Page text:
WARNING: The following article contains SPOILERS for Solo. Proceed at your own risk.
The trouble with prequels is that oftentimes they fill in blanks that didn’t need filling, offering history and backstories that are less interesting than what audiences come up with themselves. Think Prometheus. Think Hannibal Rising. Think Dumb and Dumberer. And think Episodes I-III.
That’s very much the case with Solo: A Star Wars Story. The film taking a deeply cool and somewhat mysterious character like Han Solo, and telling us much more than we need to know. The following are our five least favourite Han questions answered in the movie.
Star Wars is filled with crazy names that sound like they come from a long time ago, in a galaxy far, far away. And Han Solo is the coolest of the lot, three syllables that sound strangely exotic, while at the same time hinting at the character’s ‘lone wolf’ persona. What the name doesn’t need is explanation. But that’s what we get early in proceedings, when our hero joins up with the Empire, “to bring peace and prosperity to the galaxy” (but really to escape from the bad guys). “Who are your people?” the officious desk clerk asks when requesting his last name. “I don’t have people. I’m alone,” responds Han, in a way that should probably draw unnecessary attention to him, but mercifully doesn’t. It results in the clerk christening him ‘Solo’ however. A clunky origin for the name, that no Star Wars fan needed to hear.
Speaking of names… Solo features the birth of Han Solo and Chewbacca‘s friendship, and it’s actually a fun watch. What isn’t fun is the painful conversation that follows. Wookiee name Chewbacca is obviously quite a mouthful, which is why Han shortens it to ‘Chewie’ when speaking to him in the later films. But do we need to hear the birth of that nickname? Unequivocally, no. But we get it anyway, with Han stating: “You’re gonna need a nickname, ‘coz I ain’t saying that every time.” Genuinely painful. And don’t get us started on “I’ve got a really good feeling about this.”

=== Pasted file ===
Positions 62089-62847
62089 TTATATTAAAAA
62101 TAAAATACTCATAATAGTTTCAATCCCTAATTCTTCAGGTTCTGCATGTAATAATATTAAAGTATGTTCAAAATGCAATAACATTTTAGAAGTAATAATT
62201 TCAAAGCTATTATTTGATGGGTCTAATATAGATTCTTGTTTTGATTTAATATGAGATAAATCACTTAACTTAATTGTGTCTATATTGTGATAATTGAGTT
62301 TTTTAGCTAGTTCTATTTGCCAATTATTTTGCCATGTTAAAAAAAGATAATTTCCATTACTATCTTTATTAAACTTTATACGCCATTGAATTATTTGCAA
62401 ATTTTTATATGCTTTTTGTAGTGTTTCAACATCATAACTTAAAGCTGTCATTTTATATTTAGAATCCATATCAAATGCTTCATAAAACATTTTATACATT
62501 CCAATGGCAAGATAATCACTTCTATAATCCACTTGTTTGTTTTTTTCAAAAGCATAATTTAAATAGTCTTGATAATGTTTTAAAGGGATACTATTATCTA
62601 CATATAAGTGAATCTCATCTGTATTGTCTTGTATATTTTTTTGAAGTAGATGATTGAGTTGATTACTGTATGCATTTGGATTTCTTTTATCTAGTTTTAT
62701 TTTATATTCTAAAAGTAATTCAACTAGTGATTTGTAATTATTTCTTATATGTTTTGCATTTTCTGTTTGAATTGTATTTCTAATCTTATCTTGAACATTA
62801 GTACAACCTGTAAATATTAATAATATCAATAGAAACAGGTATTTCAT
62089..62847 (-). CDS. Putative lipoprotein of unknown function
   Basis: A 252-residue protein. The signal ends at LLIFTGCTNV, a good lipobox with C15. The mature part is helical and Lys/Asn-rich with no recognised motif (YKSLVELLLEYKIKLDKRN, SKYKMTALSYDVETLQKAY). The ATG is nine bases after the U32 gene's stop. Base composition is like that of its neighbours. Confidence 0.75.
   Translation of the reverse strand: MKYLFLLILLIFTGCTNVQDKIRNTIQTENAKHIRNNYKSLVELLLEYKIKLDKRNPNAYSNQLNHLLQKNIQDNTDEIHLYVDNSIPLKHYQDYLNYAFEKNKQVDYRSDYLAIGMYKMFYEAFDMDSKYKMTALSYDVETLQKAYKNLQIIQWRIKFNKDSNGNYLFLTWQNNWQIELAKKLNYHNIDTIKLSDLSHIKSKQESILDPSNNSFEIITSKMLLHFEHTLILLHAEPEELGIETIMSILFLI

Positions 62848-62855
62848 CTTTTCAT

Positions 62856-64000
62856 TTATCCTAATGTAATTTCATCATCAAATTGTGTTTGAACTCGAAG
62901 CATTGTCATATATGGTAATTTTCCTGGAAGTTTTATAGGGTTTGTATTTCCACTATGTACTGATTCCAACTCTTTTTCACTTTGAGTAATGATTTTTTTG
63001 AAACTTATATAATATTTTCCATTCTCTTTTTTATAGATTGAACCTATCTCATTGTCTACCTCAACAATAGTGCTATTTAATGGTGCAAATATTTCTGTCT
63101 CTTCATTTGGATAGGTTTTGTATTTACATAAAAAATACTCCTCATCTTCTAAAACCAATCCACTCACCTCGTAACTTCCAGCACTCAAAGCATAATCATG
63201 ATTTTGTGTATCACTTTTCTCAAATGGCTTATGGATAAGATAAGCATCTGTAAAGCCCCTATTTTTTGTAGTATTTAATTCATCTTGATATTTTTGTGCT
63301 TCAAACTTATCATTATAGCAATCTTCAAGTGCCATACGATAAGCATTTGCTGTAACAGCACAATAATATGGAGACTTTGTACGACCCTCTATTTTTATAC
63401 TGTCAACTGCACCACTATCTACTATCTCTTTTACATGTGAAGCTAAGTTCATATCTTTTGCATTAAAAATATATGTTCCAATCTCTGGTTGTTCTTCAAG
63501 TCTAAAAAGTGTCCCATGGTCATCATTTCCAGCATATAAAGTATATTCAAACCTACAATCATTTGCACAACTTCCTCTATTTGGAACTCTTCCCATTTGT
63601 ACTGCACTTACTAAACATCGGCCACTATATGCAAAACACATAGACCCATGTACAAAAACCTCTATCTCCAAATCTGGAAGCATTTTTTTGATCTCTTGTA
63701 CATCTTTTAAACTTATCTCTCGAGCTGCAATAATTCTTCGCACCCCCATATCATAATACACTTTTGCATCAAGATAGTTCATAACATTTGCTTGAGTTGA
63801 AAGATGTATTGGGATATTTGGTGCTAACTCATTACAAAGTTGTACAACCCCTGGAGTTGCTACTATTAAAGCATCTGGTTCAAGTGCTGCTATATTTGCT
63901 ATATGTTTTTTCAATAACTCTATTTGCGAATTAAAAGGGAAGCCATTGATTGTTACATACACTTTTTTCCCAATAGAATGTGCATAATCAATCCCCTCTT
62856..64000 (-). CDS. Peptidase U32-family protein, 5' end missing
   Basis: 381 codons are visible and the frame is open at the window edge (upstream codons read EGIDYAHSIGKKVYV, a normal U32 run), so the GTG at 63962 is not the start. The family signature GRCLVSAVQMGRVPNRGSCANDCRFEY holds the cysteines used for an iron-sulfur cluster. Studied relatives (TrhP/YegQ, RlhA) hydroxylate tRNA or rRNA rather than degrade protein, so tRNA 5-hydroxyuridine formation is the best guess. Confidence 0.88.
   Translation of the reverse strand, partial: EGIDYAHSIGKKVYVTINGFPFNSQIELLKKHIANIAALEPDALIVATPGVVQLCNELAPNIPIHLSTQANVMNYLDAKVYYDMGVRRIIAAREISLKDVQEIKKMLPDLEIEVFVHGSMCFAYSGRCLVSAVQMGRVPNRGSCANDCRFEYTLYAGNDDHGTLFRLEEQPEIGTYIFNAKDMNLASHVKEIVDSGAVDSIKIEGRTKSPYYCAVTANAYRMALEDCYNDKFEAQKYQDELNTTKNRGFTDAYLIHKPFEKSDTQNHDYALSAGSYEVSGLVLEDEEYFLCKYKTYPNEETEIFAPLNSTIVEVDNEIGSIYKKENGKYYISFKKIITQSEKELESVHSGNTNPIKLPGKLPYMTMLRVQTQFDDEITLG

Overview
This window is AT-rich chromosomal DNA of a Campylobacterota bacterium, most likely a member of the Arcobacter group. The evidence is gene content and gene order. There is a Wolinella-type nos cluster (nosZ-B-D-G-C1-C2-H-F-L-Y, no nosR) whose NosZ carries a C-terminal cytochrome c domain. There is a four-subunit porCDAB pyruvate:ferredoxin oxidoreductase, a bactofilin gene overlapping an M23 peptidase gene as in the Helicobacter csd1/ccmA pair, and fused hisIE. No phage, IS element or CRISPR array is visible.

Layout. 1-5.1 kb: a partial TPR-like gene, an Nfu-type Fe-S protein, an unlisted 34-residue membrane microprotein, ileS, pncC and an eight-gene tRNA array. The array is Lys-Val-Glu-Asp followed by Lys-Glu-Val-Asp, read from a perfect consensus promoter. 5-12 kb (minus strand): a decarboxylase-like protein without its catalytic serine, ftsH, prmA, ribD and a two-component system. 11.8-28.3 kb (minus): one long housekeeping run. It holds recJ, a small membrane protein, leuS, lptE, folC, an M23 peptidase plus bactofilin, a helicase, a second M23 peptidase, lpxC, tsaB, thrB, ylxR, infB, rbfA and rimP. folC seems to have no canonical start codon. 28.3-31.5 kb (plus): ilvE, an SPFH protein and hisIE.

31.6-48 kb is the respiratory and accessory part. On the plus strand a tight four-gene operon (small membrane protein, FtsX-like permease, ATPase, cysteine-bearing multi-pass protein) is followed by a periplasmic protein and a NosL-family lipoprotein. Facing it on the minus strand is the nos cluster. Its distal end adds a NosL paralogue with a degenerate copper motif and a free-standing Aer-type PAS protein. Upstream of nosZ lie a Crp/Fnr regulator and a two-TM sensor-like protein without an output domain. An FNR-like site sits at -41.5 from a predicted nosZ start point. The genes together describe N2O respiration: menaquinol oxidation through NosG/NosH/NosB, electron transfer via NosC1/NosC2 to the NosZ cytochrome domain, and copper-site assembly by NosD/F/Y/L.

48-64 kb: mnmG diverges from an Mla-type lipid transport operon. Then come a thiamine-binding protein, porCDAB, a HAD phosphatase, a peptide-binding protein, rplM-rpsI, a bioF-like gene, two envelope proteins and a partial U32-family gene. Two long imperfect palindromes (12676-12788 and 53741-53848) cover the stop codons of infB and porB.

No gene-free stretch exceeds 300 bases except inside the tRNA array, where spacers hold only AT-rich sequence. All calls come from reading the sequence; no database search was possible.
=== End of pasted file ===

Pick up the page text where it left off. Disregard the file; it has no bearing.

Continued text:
We hadn’t put much thought into where Han got his blaster from. Because, you know, it’s just a blaster. But Solo wants us to know the background to everything Han says, does and comes into contact with. So we’re treated to a scene in which his new mentor Tobias Beckett takes a rifle apart, and hands Han the blaster element. Which is pitched like it’s a big moment. But elicited little more than a silent shrug in our screening.
The Kessel Run
In A New Hope, Han states that the Millennium Falcon “made the Kessel Run in less than 12 parsecs.” A mysterious claim that fired up the imagination of sci-fi fans with its strange and confusing terminology; parsecs being a unit of distance rather than time. But Han stands by the claim, even correcting Rey when she says it was 14 parsecs in The Force Awakens. By that point it had become myth, that was either Han boasting, or evidence that the Falcon really is the fastest ship in the galaxy. And that’s how it should have stayed. But Solo wants to show us the Kessel Run, so rather than being able to debate its merits for evermore, we now have a colourless and somewhat forgettable space race. One that removes all doubt about the Run, and turns the legend into just another CG action sequence.
Han Shoots First
The debate surrounding “Han shot first” has been raging for decades. In the original cut of A New Hope, Han fires at Greedo in the cantina, anticipating the fact that the bounty hunter is about to shoot him. And underlining the fact that he is a total badass. Director George Lucas didn’t like the way that looked, and so to stop Han seeming like “a cold-blooded killer” he re-cut the scene. Meaning Greedo now very definitely shoots first, with Han responding.
The fans HATED that change, and the makers of Solo clearly agreed, as the new movie features a series of scenes designed to explain why Han shoots first. It’s to do with friendship, loyalty and betrayal, but completely and utterly extraneous. And like Lucas’s ‘Special Edition,’ completely misses the point. As Han shoots first BECAUSE HE IS A BADASS. And ultimately that’s all audiences want or need to know.